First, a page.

On my hon. Friend's final point, the settlement provides a basis for enlargement. Now there should not be any hold-up in the enlargement process, except for what is necessary to ensure that those countries are in a fit state to join.

Mr. David Davis (Haltemprice and Howden)

Everyone will be just as appalled as the Prime Minister at the increasing viciousness of the Milosevic regime to the Kosovars since the start of the bombing. Did the Prime Minister predict that increasing viciousness, particularly given the evidence that he has just outlined? if he did, why was not more of the immediate military action focused on mitigating it?

The Prime Minister

We held back from military action to give the political process a chance to work. That is what we were trying to do for months and months. We were doing that not because we were unaware of what was happening on the ground but because we wanted, if at all possible, to go the extra mile to get a diplomatic solution. Unfortunately, we did not get that. Repression is going on now in Kosovo and our obligation is to act. We have taken action and we should take it all the way to see it through.

Mr. Tony Benn (Chesterfield)

Is the Prime Minister aware that, whatever the legality or morality of the war that has been launched against Yugoslavia, the bombing has gravely worsened the refugee crisis, quite apart from the ethnic cleansing, which, as he said, has gone on for some time? The refugees alone may well destabilise the Balkans and the situation may get out of control. Is he also aware that General Wesley Clark saying that NATO would "devastate" Yugoslavia—a phrase that I heard him use on the television—was bound to consolidate opinion in Yugoslavia around their Government, as would happen in any country?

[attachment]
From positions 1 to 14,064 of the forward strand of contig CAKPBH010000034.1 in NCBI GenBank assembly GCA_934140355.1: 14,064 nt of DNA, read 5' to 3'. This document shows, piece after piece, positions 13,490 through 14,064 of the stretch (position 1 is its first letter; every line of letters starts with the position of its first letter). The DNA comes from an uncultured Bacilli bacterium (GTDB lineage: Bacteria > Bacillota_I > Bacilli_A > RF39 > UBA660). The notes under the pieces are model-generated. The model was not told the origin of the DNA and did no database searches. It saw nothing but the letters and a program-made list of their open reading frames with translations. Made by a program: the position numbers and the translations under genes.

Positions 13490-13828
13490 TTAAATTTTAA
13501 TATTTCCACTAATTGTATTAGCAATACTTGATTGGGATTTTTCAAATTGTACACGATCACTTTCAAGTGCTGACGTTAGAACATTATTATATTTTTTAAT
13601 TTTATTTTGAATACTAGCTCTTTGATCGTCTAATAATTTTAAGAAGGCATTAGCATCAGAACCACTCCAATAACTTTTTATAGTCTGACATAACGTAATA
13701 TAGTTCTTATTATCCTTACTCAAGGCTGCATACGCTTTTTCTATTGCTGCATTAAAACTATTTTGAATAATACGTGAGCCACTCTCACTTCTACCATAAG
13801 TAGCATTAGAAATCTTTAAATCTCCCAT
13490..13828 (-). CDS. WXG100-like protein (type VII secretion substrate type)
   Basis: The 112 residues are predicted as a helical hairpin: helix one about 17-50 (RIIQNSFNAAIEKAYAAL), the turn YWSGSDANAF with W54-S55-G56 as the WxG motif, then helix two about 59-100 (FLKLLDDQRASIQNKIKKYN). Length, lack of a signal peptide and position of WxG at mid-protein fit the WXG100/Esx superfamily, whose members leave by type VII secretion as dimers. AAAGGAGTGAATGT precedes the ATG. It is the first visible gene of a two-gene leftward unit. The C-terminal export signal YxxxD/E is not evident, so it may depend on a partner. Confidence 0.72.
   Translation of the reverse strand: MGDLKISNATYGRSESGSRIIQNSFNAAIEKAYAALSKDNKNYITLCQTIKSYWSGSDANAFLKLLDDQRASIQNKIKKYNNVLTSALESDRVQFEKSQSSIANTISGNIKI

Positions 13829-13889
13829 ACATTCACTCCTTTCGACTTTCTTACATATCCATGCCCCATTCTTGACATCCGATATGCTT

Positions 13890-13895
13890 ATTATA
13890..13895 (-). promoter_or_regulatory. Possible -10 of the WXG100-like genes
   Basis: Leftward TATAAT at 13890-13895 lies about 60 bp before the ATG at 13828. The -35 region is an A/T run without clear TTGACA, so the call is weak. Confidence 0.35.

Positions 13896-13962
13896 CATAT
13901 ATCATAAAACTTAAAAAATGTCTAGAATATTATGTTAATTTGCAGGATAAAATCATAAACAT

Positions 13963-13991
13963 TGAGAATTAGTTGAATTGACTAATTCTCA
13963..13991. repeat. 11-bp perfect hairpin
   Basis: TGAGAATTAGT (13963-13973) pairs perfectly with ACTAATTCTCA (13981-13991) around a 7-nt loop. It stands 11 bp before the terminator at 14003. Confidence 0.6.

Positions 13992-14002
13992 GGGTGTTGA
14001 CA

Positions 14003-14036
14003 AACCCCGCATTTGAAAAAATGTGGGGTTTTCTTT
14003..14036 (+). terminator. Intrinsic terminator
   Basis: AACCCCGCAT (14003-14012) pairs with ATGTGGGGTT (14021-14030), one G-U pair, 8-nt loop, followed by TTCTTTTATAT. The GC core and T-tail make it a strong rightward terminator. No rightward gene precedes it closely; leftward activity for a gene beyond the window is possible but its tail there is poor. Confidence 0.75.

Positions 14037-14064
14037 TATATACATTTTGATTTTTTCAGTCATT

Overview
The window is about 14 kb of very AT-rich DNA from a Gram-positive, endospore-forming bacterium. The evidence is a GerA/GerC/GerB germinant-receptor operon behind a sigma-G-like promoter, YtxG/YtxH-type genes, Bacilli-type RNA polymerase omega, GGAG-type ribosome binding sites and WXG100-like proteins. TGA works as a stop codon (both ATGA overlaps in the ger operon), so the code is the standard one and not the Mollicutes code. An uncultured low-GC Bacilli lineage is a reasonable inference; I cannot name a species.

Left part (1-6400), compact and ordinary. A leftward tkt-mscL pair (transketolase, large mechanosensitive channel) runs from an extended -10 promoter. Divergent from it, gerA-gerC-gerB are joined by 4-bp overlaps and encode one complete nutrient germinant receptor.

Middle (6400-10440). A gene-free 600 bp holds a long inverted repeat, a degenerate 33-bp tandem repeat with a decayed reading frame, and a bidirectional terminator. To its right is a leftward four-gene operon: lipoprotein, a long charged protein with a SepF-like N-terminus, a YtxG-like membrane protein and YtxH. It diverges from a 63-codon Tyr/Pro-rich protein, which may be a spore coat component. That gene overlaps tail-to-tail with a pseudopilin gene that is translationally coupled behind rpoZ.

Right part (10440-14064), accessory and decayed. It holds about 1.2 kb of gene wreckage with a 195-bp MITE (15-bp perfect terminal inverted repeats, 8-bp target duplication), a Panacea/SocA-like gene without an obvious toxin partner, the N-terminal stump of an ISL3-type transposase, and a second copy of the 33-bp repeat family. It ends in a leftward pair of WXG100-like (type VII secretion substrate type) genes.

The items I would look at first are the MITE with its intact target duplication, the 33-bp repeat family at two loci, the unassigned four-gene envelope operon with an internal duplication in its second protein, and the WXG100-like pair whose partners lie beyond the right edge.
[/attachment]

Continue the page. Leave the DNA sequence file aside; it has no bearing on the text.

Russia—the one country that might have some influence—has been alienated. Is it not clear that, at some stage, there will have to be discussions? Rambouillet is dead. There is no possibility of going back to Rambouillet and sending troops in after we have bombed a country. What is required is United Nations action, a ceasefire of the kind that the Prime Minister urged so skilfully in Northern Ireland, and bringing in someone of international status—maybe Nelson Mandela or someone of that character—to try to get the sides together before the situation gets totally out of control.

The Prime Minister